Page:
Given the limited space of an apartment, what do you do to maintain a steady fermentation?

Do not consider budget to be a factor.

This is the sixth question in a series of discussions about small-space brewing. Please keep the discussion limited to fermentation.

See also: Equipment Storage | Mashing | Steeping | Boiling | Chilling | Packaging | Cellaring

  • What about aeration? Commented Jan 25, 2010 at 18:06
  • Yes, what about aeration? Commented Jan 26, 2010 at 0:13
  • FYI, it looks like several of the links to your other questions are broken, pointing to the wrong questions.
    – Nick
    Commented Jan 19, 2011 at 0:17
  • I just corrected the links.
    – Flyhard
    Commented Aug 30, 2012 at 10:16

9 Answers 9


When I apartment brewed, I simply cleared out a corner closet for the fermenter. When it was warm out I would wrap a towel around the fermenter put a few reusable icepacks around it and wrap it again. This helped keep the closet cool. I looked for a closet that was furtherst away from any heat source.

If you have forced air heating and cooling you can place a fermenter next to a vent and then with a box cover the fermenter and the vent. You can also slightly slide a the whole box contraption to cover more or less of the vent.

If you are in an apartment, these are certainly good ghetto ways to ferment and control temps.

To aerate my wort I bought one of those inverted funnel like things that goes on on the end of the tubing from my racking cane. I racked from my 3 gallon kettle into the fermentor. The funnel thing did a good job increasing the air to wort contact surface ratio.


I live in a very small house. I use a closet in the guest room for fermenting. I put my fermenter into a large plastic bucket full of water. The added mass of the water buffers thermal swings to keep the tempos more constant. I put an aquarium heater in the bucket of water when I need to warm it up. I put ice packs in the water to cool it down. Very cheap, easy, and effective.

  • I like that aquarium heater idea! even down here in Sunny So Cal, the temps drop into the 50's at night and my red ale likes a 70-75 climate :)
    – Ugly Dude
    Commented Mar 3, 2014 at 20:43
  • I raise you this! I had a container of water and aquarium heater, but to warm up a second FV I coiled hose pipe tightly around it and placed both ends in the water with a pump on end to circulate warm water around the hosepipe jacket. Was very satisfying to look at. Commented Mar 4, 2014 at 13:40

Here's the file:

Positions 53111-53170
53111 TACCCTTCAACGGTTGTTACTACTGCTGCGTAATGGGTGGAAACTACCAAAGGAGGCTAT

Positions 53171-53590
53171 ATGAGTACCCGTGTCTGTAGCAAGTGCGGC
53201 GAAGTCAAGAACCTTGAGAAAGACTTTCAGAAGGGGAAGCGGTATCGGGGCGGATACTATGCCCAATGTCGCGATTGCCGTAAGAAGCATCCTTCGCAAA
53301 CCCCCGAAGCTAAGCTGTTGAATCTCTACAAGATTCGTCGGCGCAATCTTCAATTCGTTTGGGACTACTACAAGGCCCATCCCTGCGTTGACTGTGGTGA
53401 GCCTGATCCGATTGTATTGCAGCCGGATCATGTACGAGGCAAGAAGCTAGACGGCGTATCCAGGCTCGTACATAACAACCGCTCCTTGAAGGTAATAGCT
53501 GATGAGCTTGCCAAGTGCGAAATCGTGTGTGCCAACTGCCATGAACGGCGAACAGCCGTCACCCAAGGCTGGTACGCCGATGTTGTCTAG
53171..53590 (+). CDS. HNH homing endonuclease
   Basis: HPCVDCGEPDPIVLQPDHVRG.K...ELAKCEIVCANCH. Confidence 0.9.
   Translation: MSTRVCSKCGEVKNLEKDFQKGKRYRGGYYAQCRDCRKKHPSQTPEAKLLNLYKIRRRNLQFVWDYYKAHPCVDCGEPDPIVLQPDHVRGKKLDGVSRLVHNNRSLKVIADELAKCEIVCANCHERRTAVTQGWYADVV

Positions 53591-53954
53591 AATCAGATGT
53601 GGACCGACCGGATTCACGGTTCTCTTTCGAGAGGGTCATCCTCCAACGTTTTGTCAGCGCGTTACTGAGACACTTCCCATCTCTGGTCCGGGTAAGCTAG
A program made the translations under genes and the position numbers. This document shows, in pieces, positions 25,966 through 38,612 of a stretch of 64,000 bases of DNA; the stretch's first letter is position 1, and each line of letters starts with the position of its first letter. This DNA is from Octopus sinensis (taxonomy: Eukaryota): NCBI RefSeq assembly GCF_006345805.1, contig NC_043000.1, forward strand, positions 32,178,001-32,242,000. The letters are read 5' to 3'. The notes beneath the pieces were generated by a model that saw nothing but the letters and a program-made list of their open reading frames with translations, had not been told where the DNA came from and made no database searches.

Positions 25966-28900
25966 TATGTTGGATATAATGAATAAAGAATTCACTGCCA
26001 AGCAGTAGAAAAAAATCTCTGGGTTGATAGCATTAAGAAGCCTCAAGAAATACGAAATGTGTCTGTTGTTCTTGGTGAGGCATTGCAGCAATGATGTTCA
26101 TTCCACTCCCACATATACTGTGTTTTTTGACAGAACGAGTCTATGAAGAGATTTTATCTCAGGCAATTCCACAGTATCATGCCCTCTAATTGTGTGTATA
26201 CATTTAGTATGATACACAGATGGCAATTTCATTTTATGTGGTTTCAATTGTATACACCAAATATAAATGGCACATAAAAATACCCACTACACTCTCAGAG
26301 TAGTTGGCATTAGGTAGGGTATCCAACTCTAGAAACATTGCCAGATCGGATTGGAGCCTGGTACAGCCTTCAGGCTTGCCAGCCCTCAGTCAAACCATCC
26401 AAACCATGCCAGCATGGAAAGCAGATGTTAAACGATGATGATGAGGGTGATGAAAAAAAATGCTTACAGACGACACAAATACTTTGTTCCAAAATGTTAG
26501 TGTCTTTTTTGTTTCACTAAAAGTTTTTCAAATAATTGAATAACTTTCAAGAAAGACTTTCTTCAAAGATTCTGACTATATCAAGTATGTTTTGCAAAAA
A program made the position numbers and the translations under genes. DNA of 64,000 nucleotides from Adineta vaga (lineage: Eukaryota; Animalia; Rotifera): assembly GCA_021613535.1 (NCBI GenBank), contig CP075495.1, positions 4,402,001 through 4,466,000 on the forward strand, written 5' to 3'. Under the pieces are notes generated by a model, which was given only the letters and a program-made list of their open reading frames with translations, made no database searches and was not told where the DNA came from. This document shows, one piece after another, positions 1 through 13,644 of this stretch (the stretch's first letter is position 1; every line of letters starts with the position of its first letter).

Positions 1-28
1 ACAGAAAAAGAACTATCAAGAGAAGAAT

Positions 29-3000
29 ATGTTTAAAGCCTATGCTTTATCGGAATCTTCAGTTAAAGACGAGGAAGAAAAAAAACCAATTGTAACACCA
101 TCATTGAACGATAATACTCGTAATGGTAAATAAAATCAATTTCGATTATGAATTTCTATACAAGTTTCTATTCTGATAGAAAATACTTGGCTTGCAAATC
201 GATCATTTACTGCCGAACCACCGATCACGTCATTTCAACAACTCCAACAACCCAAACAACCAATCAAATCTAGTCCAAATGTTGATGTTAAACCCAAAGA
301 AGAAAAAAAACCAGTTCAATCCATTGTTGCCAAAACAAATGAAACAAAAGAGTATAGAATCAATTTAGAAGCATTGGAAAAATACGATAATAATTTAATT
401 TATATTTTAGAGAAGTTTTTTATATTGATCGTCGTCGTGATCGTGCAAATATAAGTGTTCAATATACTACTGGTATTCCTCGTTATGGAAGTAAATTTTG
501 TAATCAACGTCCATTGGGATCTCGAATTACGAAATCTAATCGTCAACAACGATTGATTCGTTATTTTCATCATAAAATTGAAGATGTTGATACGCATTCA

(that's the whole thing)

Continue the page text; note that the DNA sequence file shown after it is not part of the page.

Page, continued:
• Sounds effective, but way too much work for a pragmatic brewer like me!
    – Denny Conn
    Commented Mar 4, 2014 at 16:03

I used to use a bucket fermenter (Ale Pail) and an Igloo Ice Cube cooler. It's not as nice as a carboy because you don't get to see what's going on, but buckets are stackable so they take up less space, and you can store other stuff inside them. I line my bucket with a garbage bage so the inside doesn't get scratched, then store all kinds of misc. homebrewing stuff in the bucket in the closet, so it takes up much less space (bottle caps, small bags of stuff, tubing, etc.). They're also easier to lift and clean. Carboys obviously also have advantages, but not so much when it comes to storage.

When it's warm out, I put the fermenter in the Igloo cube cooler with water and ice. This is known as a "swamp cooler". The cooler is about 17"x17"x17", so you could store your buckets in there when not in use, and it would work with carboys as well. If you put a large bottles of ice in there once or twice a day (1.5-2L) you can maintain the temp in the low 60s very easily. It is not as accurate as a fridge of course and the temp will fluctuate, but if you are around to monitor it, you can get it to stay within about 4-5 degrees, even if the room is 80-90°F. This kind of temp control has given me great results and clean fermentations. Some people recommend draping a wet t-shirt over the fermenter also, since the wicking will also help with the cooling. I used to do this but have found it unnecessary for 5 gal batches, since you can fill the cooler up past the 5 gal fill line. Another reason I stopped doing the t-shirt, is because it has grown mold on it, which you don't want near your beer or in your apt. I also use the cooler for keeping beers on ice at parties :)


My current kitchen space is limited and one of my biggest problems is that I don't have cabinet space for my carboy. One of the things I do to keep fermentation steady is cover the carboy with newspaper so light is not an issue. I also keep it in a corner of the kitchen farthest from direct light and away from baseboard heat so the temperature stays under control.


keep you fermenter in a corner of the coolest room in the house (I used the guest bathroom for a long time.)